After the flowers have wilted for a day I then place them into a sterile jar, I use mason jars which come in pint, quart and half gallons sizes. I fill the jar right up with flowers, making sure not to pack the flowers in to tight, I keep them nice and loose. Then I use an organic or pesticide free olive oil and slowly fill the jar with oil. You will see little air bubbles finding there way to the top of the jar. I use a wooden skewer to help encourage the air out of the jar, this is very important, the presence of air can also spoil your oil. Getting all of the air out can take sometime, keep refilling the jar with oil until you know longer see any air bubbles. Cover the jar and place on a plate or in a container, because the jar will weep a bit and can make a mess. You will want to check the oil over the next few days and weeks, checking to see if more oil needs to be added to the jar. You should place the oil in a dark place that is not to warm and not to cool for at least two weeks and up to six.

Label your jar clearly, write the date that you made the oil, what the oil is, did you use fresh, wilted or dry material, and sometimes it can be nice to keep track of where you harvested on the label also.

After two to six weeks it is time to strain the oil. I use a metal mesh strainer and a piece of unbleached cheese cloth inside of that strainer. I use bowl that has been cleaned and sterilized and slowly pour the jar of oil with dandelions into the strainer. As the flowers come out I squeeze the excess oil out of them and then add them to the compost, I do this in stages. It will make a mess if you pour the whole contents into the strainer at once.  When you have strained everything off, place your new golden oil into a sterile beautiful bottle or jar and admire. If you are going to use a clear jar store the oil in a dark place. Amber colored jars or bottles make a great storage place for oils, but then you don't get to see the beautiful colors, so just be aware of where you store the oil. Olive oil comes in dark jars for a reason, it helps keep the oil stable, where the presence of air and light can encourage the oil to spoil. I use olive oil the most when making herbal oils because it is one of the most stable oils and it does a great job of extracting medicinal properties from plant material.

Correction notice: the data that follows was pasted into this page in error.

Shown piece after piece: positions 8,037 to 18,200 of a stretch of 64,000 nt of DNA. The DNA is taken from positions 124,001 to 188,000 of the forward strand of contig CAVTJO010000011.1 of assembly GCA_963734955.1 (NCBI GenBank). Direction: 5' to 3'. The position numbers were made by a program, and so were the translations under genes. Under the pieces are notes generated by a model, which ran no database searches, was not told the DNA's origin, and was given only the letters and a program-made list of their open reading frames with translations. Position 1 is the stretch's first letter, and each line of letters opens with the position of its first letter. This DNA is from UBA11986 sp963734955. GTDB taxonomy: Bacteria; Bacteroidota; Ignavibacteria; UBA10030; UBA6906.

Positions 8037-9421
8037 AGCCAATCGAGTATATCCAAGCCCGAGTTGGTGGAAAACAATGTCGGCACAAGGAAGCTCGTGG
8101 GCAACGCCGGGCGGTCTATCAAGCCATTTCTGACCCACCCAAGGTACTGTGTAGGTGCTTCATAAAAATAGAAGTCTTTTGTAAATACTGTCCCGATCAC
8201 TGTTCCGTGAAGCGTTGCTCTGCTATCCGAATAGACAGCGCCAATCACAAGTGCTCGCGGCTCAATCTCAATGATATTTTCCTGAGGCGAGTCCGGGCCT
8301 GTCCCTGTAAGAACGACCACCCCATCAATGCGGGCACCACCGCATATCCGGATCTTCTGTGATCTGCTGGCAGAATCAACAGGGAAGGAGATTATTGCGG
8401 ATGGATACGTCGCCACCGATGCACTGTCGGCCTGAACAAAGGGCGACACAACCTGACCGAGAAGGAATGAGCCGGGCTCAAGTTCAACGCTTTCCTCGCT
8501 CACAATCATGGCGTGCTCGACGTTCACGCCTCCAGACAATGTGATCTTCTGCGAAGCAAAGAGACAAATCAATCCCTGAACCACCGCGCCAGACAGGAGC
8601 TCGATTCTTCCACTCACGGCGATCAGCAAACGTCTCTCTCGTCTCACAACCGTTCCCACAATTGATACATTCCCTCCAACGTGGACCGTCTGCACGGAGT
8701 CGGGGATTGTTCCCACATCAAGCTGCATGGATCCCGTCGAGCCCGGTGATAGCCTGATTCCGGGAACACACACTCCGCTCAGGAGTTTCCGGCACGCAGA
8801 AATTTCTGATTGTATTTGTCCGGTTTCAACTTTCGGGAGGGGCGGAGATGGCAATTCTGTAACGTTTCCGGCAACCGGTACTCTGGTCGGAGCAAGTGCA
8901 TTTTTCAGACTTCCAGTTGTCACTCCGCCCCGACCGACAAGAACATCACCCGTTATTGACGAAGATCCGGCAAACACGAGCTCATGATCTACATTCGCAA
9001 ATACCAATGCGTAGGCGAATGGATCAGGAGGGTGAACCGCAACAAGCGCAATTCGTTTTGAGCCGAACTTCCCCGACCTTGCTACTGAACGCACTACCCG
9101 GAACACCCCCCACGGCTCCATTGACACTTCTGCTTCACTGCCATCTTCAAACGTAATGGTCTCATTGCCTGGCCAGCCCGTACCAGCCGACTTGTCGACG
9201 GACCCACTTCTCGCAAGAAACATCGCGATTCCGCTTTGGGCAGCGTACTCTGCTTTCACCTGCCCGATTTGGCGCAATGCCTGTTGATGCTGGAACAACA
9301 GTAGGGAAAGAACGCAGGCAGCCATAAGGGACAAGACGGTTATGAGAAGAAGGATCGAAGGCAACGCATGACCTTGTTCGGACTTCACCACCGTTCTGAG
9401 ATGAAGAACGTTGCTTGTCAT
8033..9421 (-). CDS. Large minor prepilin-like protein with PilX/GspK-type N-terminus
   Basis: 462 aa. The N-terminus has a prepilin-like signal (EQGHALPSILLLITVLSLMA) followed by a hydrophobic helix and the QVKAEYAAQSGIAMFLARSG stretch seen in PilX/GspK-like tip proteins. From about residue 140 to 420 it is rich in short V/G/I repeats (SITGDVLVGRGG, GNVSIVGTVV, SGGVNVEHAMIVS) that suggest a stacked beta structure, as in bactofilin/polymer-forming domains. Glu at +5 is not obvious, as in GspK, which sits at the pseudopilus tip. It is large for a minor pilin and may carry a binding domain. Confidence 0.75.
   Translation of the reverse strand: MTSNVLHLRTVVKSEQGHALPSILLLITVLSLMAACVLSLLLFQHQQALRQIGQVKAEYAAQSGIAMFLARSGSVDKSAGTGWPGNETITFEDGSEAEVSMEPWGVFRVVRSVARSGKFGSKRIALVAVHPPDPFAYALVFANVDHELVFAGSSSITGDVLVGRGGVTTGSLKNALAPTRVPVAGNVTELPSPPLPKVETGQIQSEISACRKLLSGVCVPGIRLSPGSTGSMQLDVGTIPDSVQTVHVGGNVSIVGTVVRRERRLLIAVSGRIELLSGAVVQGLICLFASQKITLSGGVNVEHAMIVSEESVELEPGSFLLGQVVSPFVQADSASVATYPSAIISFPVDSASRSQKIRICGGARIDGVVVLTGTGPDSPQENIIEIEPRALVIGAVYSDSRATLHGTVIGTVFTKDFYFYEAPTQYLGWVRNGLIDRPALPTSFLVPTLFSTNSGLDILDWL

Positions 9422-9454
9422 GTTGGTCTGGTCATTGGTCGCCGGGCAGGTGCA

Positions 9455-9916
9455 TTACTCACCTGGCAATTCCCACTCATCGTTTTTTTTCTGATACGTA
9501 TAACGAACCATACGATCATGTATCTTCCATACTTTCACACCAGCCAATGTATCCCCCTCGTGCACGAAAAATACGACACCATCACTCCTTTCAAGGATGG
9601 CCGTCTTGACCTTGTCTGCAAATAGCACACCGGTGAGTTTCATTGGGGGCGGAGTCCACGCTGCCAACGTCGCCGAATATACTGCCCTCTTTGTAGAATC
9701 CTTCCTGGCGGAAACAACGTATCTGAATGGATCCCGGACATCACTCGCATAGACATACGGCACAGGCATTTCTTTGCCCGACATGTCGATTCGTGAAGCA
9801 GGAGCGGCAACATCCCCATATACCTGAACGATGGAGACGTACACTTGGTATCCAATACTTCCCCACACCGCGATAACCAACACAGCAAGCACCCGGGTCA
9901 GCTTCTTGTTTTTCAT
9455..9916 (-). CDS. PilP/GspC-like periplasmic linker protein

I have mentioned to avoid things that could spoil or cause your oil to go rancid a few times, this is something to be aware of. When making an oil sometimes they can go bad and when they do you will know. It is just an awful smell, a smell that makes you understand something has gone wrong. If this happens, don't be discouraged, compost the jar contents and try again. Think about what you could do differently next time, like check on it more often to make sure the oil is to the top covering all of the plant material. Plant material that is exposed to air and not covered with the oil can also encourage spoiling.

The last thing to be aware of when making herbal oils is that sometimes mold will grow in the oil, this usually happens when the plant material is left to long in the jar. If this happens and the oil still smells good and not rancid, then just scoop the mold out of the jar with a spoon, making sure that you got it all. The oil should be fine to use after you remove the mold.

Now that you have your lovely dandelion oil, use it, share a bottle with friends and family and enjoy!

July 27, 2015 by Taja Dockendorf